Exit the Bulldozer!
JERUSALEM –– Israel said its last farewell to Ariel Sharon today with a state ceremony outside the Parliament Building before his flag-draped coffin was taken on a cross-country procession to its final resting place at his family home in the country’s south.
With a high-powered crowd of VIPs and international dignitaries on hand, Sharon was eulogized as a fearless warrior and bold leader who devoted his life to protecting Israel’s security. United States Vice-President Joe Biden and former British prime minister Tony Blair headed the long list of visitors.
In a heartfelt address, Biden talked about a decades-long friendship with Sharon, saying his passing felt “like a death in the family”.
When the two discussed Israel’s security, Biden said he understood how Sharon earned the nickname “Bulldozer”, explaining how Sharon would pull out maps and repeatedly make the same points to drive them home.
“He was indomitable,” Biden said. “But like all historic leaders, all real leaders, he had a North Star that guided him. A North Star from which he never, in my observation, never deviated. His North
Star was the survival of the state of Israel and the Jewish people, wherever they resided,” Biden said. Sharon died on Saturday, eight years after a
devastating stroke left him in a coma from which he never recovered. He was 85.
One of Israel’s greatest and most divisive figures, Sharon rose through the ranks of the military, moving into politics and overcoming scandal and controversy to become prime minister.
He spent most of his life battling Arab enemies and promoting Jewish settlement on war-won lands. But in a surprising about-face, he led a historic withdrawal from the Gaza Strip in 2005, uprooting all soldiers and settlers from the territory after a 38-year presence in a move he said was necessary to ensure Israel’s security.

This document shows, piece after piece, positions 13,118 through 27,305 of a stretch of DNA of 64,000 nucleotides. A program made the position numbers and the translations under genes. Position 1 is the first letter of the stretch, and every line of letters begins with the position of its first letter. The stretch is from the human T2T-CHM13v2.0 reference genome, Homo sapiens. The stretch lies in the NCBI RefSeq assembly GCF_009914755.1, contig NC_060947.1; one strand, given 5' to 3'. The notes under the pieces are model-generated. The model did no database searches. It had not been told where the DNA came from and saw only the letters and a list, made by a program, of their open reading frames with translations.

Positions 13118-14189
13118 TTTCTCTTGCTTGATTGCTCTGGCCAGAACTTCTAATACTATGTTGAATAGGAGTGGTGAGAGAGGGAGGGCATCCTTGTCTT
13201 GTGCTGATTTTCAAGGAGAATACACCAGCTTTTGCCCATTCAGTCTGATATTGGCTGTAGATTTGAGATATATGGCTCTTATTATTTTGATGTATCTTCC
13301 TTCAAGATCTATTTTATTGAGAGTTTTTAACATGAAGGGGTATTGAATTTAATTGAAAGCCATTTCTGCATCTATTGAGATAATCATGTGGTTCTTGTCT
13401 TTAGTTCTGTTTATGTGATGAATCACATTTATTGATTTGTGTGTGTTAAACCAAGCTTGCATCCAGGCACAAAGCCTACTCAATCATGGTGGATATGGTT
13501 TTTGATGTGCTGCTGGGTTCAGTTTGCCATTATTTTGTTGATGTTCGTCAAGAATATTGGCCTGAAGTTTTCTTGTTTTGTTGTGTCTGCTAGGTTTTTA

His backers called him a war hero. His detractors, first and foremost the Palestinians, considered him a war criminal and held him responsible for years of bloodshed.
The speakers at today’s ceremony outside
parliament largely glossed over the controversy, and instead focused on his leadership and personality.
“Arik was a man of the land,” President Shimon Peres, a longtime friend and sometimes rival, said in his eulogy. “He defended this land like a lion and he taught its children to swing a scythe. He was a military legend in his lifetime and then turned his gaze to the day Israel would dwell in safety, when our children would return to our borders and peace would grace the Promised Land.”
Prime Minister Benjamin Netanyahu, who resigned from Sharon’s Cabinet to protest the Gaza withdrawal, said that he and Sharon didn’t always agree with each other. Nonetheless, he called Sharon “one of the big warriors” for the nation of Israel.
“Arik was a man of actions, pragmatic, and his pragmatism was rooted in deep emotion, deep emotion for the country and deep emotion for the Jewish people,” Netanyahu said.
Nearly ten years on, the withdrawal from Gaza remains hotly debated in Israeli society. Supporters say Israel is better off not being bogged down in the crowded territory, which is now home to 1.7 million Palestinians. Critics say the pullout has only brought more violence. Two years after the withdrawal, Hamas militants seized control of Gaza and stepped up rocket fire on Israel. (AP)